China has probably stopped "manipulating" its currency for a while1 November, 2012, 13:20. Posted by Zarathustra
Mitt Romney claims that he would label China as currency manipulator on day in office (if he wins).
Various people have weighed in already as to whether Chinese currency is still being massively manipulated, whether China is the biggest currency manipulator of all time, and whether Chinese Yuan is actually massively undervalued at this point (see Ezra Klein’s post for more discussion).
Here, we would like to see this from another angle.
We and many others have noted that the fact that China has a large foreign reserve is largely due to China’s action to keep Chinese Yuan cheap. With large trade surplus and consistent capital account surplus in the previous decade, the only way to avoid Chinese Yuan from appreciating too quickly is to essentially print money. In the process of keeping Chinese Yuan exchange rate cheap, People’s Bank of China had to 1) print Chinese Yuan and 2) sell the newly printed Chinese Yuan to CNY buyers, of which there were many. In the process of “manipulating the currency”, the central bank ended up buying a lot of foreign assets, with much of the holding in US Treasury, etc, and the side effect of this action to intervene in the currency market is that it expands monetary base, which means a somewhat permanently excessive liquidity.
This is the story that we know too well.
However, this has changed in the past 12 months. We noted that there appears to be a dramatic change in the funds flows pattern 12 months ago: while China is still running a trade surplus, it is much smaller than pre-crisis levels. The behaviour of trading companies have changed as they seem to favour US dollar more than Chinese Yuan as their store of value (or whatever), meaning less demand for Chinese Yuan over the past 12 months. Also, the persistent and consistent capital account surplus in the previous decade has turned into capital account deficit, which is now big enough to totally offset the current account surplus which China is still currently running.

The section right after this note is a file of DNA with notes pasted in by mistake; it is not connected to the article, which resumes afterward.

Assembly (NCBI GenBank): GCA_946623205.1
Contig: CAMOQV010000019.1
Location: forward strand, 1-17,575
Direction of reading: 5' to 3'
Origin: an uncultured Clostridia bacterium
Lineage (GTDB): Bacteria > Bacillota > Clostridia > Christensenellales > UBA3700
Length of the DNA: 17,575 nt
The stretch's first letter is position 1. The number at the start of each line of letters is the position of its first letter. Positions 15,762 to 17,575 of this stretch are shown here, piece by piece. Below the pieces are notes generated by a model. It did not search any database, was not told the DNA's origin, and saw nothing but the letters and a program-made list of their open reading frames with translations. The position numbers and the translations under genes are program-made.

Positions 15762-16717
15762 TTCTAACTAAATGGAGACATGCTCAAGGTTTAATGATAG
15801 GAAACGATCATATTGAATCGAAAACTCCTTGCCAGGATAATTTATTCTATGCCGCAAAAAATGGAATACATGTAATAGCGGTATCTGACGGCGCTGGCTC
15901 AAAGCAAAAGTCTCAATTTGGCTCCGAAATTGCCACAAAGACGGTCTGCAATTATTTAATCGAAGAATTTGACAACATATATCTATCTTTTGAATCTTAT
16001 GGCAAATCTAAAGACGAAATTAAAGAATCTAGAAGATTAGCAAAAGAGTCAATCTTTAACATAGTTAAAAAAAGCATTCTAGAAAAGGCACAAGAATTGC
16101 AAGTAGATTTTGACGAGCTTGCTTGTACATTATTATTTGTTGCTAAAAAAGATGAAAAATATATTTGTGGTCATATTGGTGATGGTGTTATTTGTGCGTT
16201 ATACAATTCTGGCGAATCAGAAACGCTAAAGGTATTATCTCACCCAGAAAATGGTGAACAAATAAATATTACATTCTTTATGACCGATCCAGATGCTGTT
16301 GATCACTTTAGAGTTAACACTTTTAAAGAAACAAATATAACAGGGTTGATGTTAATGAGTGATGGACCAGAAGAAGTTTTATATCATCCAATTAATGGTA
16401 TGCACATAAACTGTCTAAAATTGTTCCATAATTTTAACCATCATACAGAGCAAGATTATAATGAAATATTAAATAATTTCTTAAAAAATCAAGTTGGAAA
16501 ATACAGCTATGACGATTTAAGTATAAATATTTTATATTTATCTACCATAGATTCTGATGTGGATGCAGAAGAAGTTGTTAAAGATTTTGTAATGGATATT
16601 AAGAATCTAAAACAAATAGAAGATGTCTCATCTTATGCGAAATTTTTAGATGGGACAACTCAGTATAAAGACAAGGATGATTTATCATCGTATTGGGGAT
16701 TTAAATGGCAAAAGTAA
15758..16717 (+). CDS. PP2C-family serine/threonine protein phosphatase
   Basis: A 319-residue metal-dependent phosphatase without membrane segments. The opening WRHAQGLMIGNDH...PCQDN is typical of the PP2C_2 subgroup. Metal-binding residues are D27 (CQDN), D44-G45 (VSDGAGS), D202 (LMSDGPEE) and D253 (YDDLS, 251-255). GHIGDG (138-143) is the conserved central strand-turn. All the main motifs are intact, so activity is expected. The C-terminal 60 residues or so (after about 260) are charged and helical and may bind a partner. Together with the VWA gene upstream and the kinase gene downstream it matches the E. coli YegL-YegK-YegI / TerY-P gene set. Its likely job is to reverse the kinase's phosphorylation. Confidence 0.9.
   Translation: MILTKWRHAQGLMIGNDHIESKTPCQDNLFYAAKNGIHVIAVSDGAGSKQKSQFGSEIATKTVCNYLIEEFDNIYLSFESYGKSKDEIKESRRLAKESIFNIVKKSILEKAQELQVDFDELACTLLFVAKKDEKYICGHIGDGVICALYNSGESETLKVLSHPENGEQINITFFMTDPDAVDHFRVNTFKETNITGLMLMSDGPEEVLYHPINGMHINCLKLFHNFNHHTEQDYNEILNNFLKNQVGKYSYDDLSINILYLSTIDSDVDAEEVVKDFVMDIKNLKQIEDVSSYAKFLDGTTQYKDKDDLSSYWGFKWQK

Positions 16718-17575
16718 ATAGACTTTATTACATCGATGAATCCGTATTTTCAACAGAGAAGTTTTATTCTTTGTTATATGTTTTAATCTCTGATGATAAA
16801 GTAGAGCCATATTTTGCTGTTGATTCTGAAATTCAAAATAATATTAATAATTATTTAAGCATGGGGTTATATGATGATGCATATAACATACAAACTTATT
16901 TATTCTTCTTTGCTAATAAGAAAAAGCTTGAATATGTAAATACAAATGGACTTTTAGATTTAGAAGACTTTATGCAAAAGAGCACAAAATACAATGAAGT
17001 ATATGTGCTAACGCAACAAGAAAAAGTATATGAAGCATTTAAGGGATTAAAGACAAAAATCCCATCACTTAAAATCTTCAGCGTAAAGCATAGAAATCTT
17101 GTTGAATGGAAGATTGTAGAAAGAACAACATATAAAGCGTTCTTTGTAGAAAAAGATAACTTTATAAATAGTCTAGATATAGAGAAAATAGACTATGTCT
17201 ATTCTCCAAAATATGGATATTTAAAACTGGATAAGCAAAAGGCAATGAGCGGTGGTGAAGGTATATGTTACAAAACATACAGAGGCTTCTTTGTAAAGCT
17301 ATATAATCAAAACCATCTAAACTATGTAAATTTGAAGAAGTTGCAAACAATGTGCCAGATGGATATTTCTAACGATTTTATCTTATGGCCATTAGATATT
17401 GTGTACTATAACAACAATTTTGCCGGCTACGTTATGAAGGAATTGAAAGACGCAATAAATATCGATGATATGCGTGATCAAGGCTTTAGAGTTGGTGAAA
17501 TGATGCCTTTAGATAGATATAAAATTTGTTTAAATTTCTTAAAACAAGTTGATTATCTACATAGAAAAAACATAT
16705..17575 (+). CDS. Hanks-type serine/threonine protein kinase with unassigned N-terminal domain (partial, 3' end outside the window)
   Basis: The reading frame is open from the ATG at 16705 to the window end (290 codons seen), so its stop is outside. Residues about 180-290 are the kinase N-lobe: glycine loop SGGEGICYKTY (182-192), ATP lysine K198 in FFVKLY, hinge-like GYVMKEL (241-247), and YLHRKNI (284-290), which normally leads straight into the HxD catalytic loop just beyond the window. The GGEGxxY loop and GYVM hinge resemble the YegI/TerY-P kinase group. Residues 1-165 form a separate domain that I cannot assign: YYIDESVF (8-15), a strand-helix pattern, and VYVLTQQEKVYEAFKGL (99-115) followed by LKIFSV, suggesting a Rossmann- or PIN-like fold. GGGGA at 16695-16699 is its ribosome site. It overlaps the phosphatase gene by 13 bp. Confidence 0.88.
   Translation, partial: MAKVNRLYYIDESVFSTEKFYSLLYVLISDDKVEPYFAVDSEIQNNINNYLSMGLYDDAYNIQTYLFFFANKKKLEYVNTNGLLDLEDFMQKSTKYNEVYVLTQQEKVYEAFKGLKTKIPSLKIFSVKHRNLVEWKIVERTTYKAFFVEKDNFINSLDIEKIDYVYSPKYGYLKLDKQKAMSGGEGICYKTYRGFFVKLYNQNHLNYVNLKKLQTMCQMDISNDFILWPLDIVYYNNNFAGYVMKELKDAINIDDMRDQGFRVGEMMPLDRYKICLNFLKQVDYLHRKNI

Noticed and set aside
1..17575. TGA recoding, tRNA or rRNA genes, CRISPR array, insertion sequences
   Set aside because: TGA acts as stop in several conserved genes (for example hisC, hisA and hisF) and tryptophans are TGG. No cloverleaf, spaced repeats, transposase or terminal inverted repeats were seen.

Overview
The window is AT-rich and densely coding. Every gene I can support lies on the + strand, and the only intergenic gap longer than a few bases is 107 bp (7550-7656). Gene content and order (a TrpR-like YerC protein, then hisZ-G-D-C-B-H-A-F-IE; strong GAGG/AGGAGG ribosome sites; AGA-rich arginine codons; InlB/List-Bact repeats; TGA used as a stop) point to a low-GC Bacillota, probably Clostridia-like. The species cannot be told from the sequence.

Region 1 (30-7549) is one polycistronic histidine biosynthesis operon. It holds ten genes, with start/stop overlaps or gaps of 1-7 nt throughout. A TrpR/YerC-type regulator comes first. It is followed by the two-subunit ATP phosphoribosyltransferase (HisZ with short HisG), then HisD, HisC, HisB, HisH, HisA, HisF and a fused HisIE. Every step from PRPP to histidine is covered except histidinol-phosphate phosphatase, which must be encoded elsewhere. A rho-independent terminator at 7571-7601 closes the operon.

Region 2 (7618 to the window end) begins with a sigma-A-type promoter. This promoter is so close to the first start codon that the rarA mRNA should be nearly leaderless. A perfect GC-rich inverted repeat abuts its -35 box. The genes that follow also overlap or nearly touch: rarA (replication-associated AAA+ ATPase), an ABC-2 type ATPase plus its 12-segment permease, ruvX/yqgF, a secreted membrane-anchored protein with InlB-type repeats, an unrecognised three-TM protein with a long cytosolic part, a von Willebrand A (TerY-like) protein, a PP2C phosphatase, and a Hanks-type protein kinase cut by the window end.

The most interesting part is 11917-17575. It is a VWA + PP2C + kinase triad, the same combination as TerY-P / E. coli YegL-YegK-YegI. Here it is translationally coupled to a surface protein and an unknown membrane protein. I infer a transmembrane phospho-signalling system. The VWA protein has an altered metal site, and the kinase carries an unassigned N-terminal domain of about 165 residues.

The result of capital outflow for the domestic economy is very clear. Liquidity in Chinese banking system is now longer permanently excessive. In fact, liquidity condition is now tight and very unstable, which often requires massive PBOC injection through open market operation.
There is, however, one interesting and related consequence. We have already noted before that China’s foreign reserve is no longer growing in size since one year ago.
China’s foreign reserve became this large as a result of currency market intervention as the authorities were keen to avoid Chinese Yuan from rising too quickly. The fact that China’s foreign exchange reserve has stayed more or less unchanged for around a year points to the possibility that China is really not doing much in the currency market.
In other words, China has probably stopped “manipulating” its currency for probably a year, if “manipulate” is the right verb to describe it. Whether PBOC actually intended that way or not is another matter, of course, as the market was expecting Chinese Yuan depreciation for the best part of the last 12 months, which meant that there was no point for PBOC to keep Chinese Yuan cheap, as that was where the market wanted to go anyway.
However, the recent strength of the Chinese Yuan against the US dollar points to the possibility that the Chinese central bank is still not doing much in the currency market.
If PBOC wants to keep Chinese Yuan cheap at this point, it would require them selling Chinese Yuan and buying foreign assets, which essentially injects liquidity into the domestic banking system. With liquidity injection through foreign reserve accumulation, liquidity should have been eased whenever there is inflow, as there seems to be happening currently. However, it does not seem to be happening. Instead, PBOC has to injects massive liquidity through open market operation in order to keep money market rates low.
Of course, this could be merely a political decision to do nothing ahead of the presidential election and let Chinese Yuan just rise. But the reality is the central bank has most probably stopped trying to make Chinese Yuan weaker (or stronger) for probably a year. Whether they will do it again in the coming months is yet to be seen, but for the last 12 months, they have most probably not.